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Yaqut ibn-'Abdullah al-Rumi al-Hamawi
Religion Islam
Born 1179
Constantinople, Byzantine Empire
Died 1229 (aged 49–50)
Aleppo, Zengid Empire

Yāqūt Shihāb al-Dīn ibn-'Abdullāh al-Rūmī al-Hamawī (1179–1229) (Arabic: ياقوت الحموي الرومي ) is famous for his great "geography", Mu'jam ul-Buldān, an encyclopedia of Islam written in the late Abbāsid era and as much a work of biography, history and literature as a simple work of geography.


Yāqūt (ruby or hyacinth) was the kunya of Ibn Abdullāh ("son of Abdullāh"). He was born in Constantinople, and as his nisba "al-Rumi" ("from Rūm") indicates he had Byzantine Greek ancestry. Yāqūt was "mawali" to ‘Askar ibn Abī Naṣr al-Ḥamawī, a trader of Baghdad, Iraq, the seat of the Abbasid Caliphate, from whom he received the laqab "Al-Hamawī". As ‘Askar's apprentice, he learned about accounting and commerce, becoming his envoy on trade missions and travelling twice or three times to Kish in the Persian Gulf. In 1194 ‘Askar stopped his salary over some dispute and Yāqūt found work as copyist to support himself. He embarked on a course of study under the grammarian Al-‘Ukbarî. Five years later he was on another mission to Kish for ‘Askar. On his return to Baghdad he set up as a bookseller and began his writing career.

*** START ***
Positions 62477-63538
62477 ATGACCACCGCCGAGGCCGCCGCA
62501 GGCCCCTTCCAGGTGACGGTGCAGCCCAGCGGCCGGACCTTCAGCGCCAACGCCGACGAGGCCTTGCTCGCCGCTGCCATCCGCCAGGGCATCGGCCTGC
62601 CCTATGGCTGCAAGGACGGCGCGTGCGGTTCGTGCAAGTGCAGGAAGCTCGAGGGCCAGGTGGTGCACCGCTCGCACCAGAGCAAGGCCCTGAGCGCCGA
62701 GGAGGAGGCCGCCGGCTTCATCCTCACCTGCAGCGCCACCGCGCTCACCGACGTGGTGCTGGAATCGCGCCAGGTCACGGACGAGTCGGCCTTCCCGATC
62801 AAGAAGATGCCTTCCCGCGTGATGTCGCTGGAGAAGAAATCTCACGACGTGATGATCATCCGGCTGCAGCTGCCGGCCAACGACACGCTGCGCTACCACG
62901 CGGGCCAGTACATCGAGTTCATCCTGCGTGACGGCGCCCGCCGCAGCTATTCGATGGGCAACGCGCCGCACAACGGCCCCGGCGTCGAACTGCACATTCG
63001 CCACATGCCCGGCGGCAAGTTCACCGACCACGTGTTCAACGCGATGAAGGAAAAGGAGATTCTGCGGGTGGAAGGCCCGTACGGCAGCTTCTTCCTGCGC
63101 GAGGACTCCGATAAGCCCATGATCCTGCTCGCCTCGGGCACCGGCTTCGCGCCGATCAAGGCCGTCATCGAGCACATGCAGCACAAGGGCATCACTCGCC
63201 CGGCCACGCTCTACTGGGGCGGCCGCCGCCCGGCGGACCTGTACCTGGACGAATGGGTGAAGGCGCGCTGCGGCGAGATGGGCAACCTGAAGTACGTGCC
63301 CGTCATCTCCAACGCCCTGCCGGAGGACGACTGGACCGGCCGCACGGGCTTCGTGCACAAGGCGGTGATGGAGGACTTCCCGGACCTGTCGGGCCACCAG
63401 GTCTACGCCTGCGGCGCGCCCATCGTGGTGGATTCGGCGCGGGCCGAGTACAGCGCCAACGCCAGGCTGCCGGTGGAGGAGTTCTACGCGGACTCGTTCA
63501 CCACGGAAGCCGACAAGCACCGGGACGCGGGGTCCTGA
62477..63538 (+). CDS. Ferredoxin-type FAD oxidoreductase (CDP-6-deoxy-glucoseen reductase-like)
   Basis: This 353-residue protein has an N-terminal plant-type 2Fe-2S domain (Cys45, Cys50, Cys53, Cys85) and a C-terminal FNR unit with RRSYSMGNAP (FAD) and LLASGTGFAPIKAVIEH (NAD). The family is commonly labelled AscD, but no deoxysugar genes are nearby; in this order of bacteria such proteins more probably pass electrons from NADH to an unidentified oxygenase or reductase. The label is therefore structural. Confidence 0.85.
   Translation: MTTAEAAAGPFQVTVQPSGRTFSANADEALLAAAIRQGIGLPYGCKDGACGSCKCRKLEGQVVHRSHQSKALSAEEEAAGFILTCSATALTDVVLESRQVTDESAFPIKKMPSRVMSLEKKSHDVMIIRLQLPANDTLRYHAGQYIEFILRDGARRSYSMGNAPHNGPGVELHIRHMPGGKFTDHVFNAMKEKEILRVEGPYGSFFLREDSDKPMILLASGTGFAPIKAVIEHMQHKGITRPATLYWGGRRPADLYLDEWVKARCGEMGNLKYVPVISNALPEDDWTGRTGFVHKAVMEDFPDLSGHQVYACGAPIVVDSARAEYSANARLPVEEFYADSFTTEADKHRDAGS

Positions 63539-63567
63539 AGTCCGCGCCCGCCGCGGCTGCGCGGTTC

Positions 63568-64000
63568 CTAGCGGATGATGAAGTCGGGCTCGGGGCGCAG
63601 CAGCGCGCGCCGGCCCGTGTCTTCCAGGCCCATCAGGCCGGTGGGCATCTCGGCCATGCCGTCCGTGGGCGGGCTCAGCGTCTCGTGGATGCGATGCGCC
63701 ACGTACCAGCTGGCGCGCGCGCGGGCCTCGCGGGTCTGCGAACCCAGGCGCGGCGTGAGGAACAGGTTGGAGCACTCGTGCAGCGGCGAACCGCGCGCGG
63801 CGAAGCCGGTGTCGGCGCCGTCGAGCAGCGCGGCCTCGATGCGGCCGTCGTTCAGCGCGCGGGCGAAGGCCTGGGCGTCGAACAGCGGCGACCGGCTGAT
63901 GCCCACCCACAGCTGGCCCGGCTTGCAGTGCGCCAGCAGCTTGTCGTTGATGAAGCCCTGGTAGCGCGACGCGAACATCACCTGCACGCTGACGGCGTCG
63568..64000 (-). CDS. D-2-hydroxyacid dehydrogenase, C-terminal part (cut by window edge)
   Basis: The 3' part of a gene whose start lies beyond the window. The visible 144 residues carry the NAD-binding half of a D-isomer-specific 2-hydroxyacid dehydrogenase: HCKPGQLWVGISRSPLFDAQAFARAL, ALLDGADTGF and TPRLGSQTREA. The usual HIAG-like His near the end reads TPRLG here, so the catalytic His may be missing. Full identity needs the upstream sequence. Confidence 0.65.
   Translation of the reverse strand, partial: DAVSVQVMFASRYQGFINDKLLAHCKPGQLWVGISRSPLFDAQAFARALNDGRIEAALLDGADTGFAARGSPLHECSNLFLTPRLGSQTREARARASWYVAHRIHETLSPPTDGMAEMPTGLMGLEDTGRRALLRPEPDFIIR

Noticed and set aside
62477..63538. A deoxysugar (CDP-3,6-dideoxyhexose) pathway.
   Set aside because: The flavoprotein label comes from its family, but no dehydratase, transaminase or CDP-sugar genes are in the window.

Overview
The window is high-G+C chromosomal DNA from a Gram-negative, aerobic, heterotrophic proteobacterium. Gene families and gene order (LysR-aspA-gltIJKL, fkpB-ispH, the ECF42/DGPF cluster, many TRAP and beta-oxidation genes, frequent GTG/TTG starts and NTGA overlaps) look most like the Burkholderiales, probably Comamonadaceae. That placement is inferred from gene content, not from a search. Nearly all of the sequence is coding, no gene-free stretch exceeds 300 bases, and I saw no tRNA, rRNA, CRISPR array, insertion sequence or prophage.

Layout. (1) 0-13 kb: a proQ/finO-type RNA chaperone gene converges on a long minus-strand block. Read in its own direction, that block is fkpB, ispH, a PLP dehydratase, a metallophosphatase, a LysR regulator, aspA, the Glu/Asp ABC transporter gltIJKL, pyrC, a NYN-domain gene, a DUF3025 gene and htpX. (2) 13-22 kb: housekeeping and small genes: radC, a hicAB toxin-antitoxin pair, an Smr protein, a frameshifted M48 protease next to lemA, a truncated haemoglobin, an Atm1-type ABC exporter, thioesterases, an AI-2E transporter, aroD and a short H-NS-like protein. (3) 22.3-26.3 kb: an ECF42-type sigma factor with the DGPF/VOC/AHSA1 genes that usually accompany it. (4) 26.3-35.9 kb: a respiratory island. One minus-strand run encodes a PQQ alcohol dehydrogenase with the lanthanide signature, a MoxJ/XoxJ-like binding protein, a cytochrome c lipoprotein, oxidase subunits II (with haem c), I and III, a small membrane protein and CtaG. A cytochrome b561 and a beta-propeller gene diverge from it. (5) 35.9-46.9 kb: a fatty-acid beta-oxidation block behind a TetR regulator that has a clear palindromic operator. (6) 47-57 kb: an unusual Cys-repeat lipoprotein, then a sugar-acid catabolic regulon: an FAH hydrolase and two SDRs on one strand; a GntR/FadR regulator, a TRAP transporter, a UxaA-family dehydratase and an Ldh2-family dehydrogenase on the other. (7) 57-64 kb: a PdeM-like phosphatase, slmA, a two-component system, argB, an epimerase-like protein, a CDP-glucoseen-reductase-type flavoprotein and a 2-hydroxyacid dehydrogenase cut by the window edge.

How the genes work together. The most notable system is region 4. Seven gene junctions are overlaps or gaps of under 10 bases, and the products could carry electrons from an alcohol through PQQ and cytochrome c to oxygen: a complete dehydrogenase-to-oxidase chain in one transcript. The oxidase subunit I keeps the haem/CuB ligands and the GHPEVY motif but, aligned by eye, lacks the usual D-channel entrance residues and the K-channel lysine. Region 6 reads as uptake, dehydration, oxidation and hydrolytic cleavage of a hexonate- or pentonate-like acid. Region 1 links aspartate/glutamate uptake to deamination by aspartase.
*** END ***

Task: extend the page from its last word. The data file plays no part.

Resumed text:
Yāqūt spent ten years travelling in Persia, Syria, and Egypt and his significance as a scholar lies in his testimony of the great, and largely lost, literary heritage found in libraries east of the Caspian Sea, being one of the last visitors before their destruction by Mongol invaders. He gained much material from the libraries of the ancient cities of Merv – (present-day Turkmenistan), where he had studied for two years, – and of Balkh. Circa 1222 he was working on his "Geography" in Mosul and completed the first draft in 1224. In 1227 he was in Alexandria. From there he moved to Aleppo, where he died in 1229.


  • Kitāb Mu'jam al-Buldān (Arabic: معجم البلدان ) "Dictionary of Countries".(Ar) Book 1 (Ar) Appendix Book 1; Classified a "literary geography", composed between 1224-1228, and completed a year before the author's death. An alphabetical index of place names from the literary corpus of the Arabs, vocalizations, their Arabic or foreign derivation and location. Yaqut supplements geographic descriptions with historical, ethnographic, and associated narrative material with historical sketches and accounts of Muslim conquests, names of governors, monuments, local celebrities etc., and preserves much valuable early literary, historical, biographic and geographic material of prose and poetry. (ed. F. Wüstenfeld, 6 vols., Leipzig, 1866–73)
  • Irshād al-Arīb ilā Ma’rifat al-Adīb or "Dictionary of Learned Men of Yāqūt"; ed. D. S. Margoliouth, 7 vols. ("E. J. W. Gibb Memorial Series," vol.VI; Leiden, Brill 1907-31. download
  • Mu'jam al-Udabā (=Irshād al-Arīb ilā Ma’rifat al-Adīb), (Arabic: معجم الادباء إرشاد الأريب إلا معرفة الأديب ) "Literary Encyclopedia, Expert Guide to Literature" (1226); (Ar.) (Ar., Beirut, 1993).
  • al-Mushtarak wadh'ā wal-Muftaraq Sa'qā (Arabic: المشترک وضعا والمفترق صعقا ); 1845 edition by Ferdinand Wüstenfeld.
Marâçid; a 6-volume Latin edition by Theodor Juynboll, published as Lexicon geographicum, cui titulus est, Marâsid al ittilâ’ ‘ala asmâ’ al-amkina wa-l-biqâ, in 1852. vol.3,
 (alt. 1.(1866) ); 2.(1867); 3.(1868); 4.(1869); 5.(1873); 6.(1870).
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